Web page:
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Arch Toxicol. 1997;71(10):612-21.

Cisplatin-induced apoptosis of immortalized mouse proximal tubule cells is mediated by interleukin-1 beta converting enzyme (ICE) family of proteases but inhibited by overexpression of Bcl-2.

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Department of Pharmacology and Toxicology, Kyorin University School of Medicine, Tokyo, Japan.


Cisplatin is known to induce serious renal damage including acute renal failure, the major site of renal injury appears to be localized to the third segment of the proximal tubule (S3). Apoptosis occurs during a variety of acute injuries to tubule cell. The purpose of this study was to determine whether cisplatin induces apoptosis of immortalized mouse S3 cells, and to define the intracellular pathways leading to cell death. S3 cells exposed to cisplatin exhibited biochemical, morphological, and flow cytometric changes characteristic of apoptosis associated with slight necrosis. Cisplatin-induced apoptosis could be inhibited by overexpression of crmA, a cowpox virus gene, of which the product is known to suppress activities of the interleukin-1 beta converting enzyme (ICE) family proteases. On the other hand, overexpression of bcl-2, an antiapoptotic oncogene, rendered S3 cells partially resistant to cisplatin. These results indicate that cisplatin-induced proximal tubule damage is associated with apoptosis, which is positively modulated by the ICE family of proteases and negatively by the product of bcl-2.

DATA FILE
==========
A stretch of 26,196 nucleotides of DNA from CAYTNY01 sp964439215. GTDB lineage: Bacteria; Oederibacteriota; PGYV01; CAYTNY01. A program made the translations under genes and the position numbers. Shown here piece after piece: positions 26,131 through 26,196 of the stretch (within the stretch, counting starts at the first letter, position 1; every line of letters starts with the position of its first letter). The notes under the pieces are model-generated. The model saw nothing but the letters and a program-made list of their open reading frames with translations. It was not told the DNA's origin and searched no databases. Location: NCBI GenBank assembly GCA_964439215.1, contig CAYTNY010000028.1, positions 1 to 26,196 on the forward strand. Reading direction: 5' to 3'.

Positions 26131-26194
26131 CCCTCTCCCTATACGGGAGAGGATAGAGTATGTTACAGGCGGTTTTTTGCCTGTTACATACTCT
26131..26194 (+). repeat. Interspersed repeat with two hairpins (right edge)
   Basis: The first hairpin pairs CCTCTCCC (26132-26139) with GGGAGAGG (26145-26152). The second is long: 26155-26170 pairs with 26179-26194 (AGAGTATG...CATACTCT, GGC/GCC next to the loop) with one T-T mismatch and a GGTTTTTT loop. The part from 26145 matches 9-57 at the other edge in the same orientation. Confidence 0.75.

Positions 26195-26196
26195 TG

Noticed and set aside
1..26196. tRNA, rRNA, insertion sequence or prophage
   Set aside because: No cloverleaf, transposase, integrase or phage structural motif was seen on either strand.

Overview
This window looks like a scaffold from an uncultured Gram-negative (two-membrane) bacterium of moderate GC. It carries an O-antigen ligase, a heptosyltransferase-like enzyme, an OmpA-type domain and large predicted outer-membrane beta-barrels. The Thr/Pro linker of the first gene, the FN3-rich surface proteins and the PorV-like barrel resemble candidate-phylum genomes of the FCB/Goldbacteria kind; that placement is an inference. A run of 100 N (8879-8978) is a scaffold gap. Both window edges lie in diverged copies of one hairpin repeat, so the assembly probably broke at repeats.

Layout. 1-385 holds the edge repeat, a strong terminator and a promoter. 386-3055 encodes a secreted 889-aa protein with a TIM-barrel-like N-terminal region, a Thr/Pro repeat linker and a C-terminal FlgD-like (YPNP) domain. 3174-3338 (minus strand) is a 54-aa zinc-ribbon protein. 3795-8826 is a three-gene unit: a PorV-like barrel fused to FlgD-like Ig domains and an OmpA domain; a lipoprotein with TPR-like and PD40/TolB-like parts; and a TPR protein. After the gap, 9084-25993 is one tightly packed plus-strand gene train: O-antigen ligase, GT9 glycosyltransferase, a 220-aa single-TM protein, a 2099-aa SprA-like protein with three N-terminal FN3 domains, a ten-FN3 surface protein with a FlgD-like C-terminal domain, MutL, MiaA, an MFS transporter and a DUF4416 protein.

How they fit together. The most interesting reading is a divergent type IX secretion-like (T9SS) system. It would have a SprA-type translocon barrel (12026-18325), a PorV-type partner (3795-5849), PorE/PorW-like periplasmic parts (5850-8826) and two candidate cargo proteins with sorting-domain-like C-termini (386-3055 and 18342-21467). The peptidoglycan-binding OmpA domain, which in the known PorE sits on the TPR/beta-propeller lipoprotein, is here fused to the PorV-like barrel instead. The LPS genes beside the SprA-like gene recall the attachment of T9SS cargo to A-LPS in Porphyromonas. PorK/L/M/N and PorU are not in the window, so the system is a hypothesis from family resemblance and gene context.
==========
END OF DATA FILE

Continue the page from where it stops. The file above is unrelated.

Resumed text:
[Indexed for MEDLINE]

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